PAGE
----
Firebirds Rising is an engaging mix of SF and Fantasy stories aimed at a young adult audience, though quite enjoyable for adults as well.
Two of my favorites are Science Fiction: Carol Emshwiller's "Quill", an oddly old-fashioned, charming yet sad, story of an isolated family and their curious secret; and Kara Dalkey's "Hives", an uncompromising story of teen-aged girls and cliques, exacerbated by near-telepathic phone connections.
Naturally one of the stories I most looked forward to was Kelly Link's "The Wizards of Perfil", and this is indeed a very enjoyable piece, though not as good as her best work. A boy named Onion and his disagreeable cousin Halsa, as well as Halsa's mother and brothers, are fleeing a war that has already their other parents' lives. Money is short, so when a reprensative of the reclusive Wizards of Perfil offers to buy a child, one of them must go. Onion, who may be telepathic, seems a natural candidate to sell to the representative of the reclusive wizards, but somehow Halsa is sold instead. As we expect with Link, the story goes in unexpected directions, telling of both Onion and Halsa and the very reclusive wizards - though I must say the resolution was exactly what I expected. (Which is not necessarily a bad thing.)
I was also delighted to see a story by Emma Bull, with the intriguing title "What Used to Be Good Still Is" (a title actually credited to Elise Matthesen). This is a moving story of a young man in a mining town in Arizona in the 1930s, and his love for a Mexican-American girl, who loves him but loves something else even more.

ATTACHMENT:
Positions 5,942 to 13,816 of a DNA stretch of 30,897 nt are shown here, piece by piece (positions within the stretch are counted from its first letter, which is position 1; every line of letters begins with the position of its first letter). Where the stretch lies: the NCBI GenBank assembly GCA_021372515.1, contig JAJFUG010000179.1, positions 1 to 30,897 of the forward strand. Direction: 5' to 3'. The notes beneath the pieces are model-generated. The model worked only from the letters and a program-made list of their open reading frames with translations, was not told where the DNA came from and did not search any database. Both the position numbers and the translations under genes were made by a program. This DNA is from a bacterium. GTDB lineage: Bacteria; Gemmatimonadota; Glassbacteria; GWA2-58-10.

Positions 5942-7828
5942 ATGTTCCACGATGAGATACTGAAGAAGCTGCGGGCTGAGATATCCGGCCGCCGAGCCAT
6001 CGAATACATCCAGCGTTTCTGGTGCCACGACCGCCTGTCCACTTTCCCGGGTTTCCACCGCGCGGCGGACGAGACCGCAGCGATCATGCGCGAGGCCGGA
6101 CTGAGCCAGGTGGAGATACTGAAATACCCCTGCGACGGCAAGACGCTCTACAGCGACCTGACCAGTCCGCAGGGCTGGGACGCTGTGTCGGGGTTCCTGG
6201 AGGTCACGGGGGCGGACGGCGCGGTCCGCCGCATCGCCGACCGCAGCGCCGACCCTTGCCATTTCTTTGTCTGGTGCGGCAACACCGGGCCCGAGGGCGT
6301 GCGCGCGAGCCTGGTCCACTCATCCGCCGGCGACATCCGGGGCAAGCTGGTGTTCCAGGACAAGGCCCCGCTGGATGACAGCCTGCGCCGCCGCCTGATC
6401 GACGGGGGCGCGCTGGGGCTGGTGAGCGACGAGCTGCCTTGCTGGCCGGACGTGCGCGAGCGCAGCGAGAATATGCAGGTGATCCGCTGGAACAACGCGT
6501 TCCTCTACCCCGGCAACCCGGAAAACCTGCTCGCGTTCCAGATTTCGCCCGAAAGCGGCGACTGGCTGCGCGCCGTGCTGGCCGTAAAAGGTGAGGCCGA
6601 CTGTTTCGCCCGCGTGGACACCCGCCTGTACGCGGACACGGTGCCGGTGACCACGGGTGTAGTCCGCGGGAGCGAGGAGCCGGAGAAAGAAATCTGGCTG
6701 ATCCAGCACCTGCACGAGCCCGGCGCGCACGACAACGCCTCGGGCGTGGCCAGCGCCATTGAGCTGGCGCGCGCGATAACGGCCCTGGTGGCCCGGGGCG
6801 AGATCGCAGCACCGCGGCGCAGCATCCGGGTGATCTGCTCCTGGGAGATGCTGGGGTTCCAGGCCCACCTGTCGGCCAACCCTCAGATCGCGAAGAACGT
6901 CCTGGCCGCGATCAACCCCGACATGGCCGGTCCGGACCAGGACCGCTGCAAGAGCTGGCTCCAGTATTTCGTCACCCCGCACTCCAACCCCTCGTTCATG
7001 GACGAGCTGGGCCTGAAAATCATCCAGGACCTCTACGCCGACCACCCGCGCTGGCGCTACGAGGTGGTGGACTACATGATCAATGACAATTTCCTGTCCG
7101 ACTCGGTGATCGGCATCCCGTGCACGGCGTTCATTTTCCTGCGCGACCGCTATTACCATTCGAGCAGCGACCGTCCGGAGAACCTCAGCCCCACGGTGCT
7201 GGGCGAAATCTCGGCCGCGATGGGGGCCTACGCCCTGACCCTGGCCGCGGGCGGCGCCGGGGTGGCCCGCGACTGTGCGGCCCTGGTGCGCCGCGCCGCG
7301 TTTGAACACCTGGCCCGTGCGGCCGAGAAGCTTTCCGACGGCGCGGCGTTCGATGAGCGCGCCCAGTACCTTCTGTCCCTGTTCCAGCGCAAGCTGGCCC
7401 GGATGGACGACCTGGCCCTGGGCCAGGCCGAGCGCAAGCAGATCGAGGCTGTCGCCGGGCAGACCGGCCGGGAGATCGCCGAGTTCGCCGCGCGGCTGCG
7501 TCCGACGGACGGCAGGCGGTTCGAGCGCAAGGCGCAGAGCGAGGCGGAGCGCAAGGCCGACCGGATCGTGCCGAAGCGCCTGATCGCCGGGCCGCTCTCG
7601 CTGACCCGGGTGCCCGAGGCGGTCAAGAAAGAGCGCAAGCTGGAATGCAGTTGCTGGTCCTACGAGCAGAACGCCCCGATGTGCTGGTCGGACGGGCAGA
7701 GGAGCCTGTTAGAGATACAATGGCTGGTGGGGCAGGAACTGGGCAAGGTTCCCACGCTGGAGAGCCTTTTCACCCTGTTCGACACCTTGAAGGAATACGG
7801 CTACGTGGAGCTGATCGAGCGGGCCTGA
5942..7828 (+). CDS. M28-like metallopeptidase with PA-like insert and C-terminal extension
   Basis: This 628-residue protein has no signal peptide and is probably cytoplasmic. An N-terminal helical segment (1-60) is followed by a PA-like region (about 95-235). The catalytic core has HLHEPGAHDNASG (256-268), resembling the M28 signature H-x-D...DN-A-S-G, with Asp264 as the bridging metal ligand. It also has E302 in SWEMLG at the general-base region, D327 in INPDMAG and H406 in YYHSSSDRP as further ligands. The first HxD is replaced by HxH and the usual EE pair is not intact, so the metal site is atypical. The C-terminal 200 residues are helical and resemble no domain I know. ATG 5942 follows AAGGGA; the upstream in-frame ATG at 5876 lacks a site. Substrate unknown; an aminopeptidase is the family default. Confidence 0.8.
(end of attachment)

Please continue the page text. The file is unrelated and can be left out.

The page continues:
Patricia A. McKillip contributes another of her stories about a group of painters resembling the Pre-Raphaelites. "Jack O'Lantern" is about a girl struggling with her parents' conventional views of the role of women, particularly upper class women, as her older sister prepares to be married. During the painting of a wedding party portrait she meets a curious local lad, and hears a story about the Jack O'Lantern. Diana Wynne Jones's "I'll Give You My Word" is as clever as we expect from her, about a boy whose younger brother speaks in phrases like "sententious purple coriander". The story concerns the younger boy's trouble at school, and the problems the whole family encounters when the mother takes a book promotion trip. Ellen Klages's "In the House of the Seven Librarians" is purely charming, about a child growing up in a shuttered old-fashioned library.
And there are plenty further fine stories here, from names I expected to see like Charles de Lint and Tamora Pierce, and from perhaps surprising names like Alan Dean Foster. I enjoyed the anthology throughout. If I had a complaint, it would be that perhaps a few too many stories seem to play things just a bit safe. (With exceptions, such as Dalkey's "Hives" and Francesca Lia Block's "Blood Roses".) I would attribute that to the YA nature of the book - I suspect I should, indeed - but we certainly have plenty of examples of YA fiction that doesn't play safe. That said, this is a fine book, and it does a fine job of presenting interesting new stories, both SF and Fantasy, that will appeal to all readers.